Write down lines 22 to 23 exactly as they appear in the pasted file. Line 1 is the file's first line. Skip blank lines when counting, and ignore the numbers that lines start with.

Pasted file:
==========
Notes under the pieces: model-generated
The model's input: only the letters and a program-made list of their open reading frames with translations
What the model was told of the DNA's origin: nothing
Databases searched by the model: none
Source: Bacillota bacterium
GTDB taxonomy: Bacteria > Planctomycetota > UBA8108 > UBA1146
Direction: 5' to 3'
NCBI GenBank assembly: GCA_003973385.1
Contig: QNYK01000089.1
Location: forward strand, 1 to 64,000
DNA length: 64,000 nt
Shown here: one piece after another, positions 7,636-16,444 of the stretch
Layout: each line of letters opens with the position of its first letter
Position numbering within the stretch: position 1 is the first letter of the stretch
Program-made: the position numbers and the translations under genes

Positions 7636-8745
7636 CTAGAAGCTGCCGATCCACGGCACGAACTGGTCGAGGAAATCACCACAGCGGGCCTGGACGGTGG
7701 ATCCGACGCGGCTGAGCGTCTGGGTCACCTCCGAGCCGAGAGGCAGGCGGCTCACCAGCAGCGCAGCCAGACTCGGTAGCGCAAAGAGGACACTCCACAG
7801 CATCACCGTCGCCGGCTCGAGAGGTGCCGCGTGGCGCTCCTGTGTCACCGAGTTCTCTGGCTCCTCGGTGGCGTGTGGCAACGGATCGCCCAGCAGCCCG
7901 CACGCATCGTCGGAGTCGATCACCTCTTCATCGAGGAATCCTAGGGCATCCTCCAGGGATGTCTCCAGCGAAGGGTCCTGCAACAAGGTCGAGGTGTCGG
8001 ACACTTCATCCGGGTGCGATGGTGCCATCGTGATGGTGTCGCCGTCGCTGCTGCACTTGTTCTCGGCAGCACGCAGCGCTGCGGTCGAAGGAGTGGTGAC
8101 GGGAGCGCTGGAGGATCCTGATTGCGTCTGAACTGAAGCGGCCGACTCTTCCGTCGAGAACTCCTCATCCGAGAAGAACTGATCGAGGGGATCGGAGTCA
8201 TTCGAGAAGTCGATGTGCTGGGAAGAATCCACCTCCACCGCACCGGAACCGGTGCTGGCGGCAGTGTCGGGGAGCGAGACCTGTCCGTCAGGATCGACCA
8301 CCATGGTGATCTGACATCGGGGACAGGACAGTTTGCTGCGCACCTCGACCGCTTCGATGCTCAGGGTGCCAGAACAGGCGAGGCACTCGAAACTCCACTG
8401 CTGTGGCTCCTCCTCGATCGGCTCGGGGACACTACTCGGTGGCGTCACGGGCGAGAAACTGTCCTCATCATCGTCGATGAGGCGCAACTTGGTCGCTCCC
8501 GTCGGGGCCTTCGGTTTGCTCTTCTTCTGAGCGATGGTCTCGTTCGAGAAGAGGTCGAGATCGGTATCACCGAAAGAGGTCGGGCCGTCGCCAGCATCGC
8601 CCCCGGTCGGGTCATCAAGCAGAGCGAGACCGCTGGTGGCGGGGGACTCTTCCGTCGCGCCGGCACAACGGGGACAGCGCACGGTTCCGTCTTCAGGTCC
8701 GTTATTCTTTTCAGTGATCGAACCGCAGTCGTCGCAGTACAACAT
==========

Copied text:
8101 GGGAGCGCTGGAGGATCCTGATTGCGTCTGAACTGAAGCGGCCGACTCTTCCGTCGAGAACTCCTCATCCGAGAAGAACTGATCGAGGGGATCGGAGTCA
8201 TTCGAGAAGTCGATGTGCTGGGAAGAATCCACCTCCACCGCACCGGAACCGGTGCTGGCGGCAGTGTCGGGGAGCGAGACCTGTCCGTCAGGATCGACCA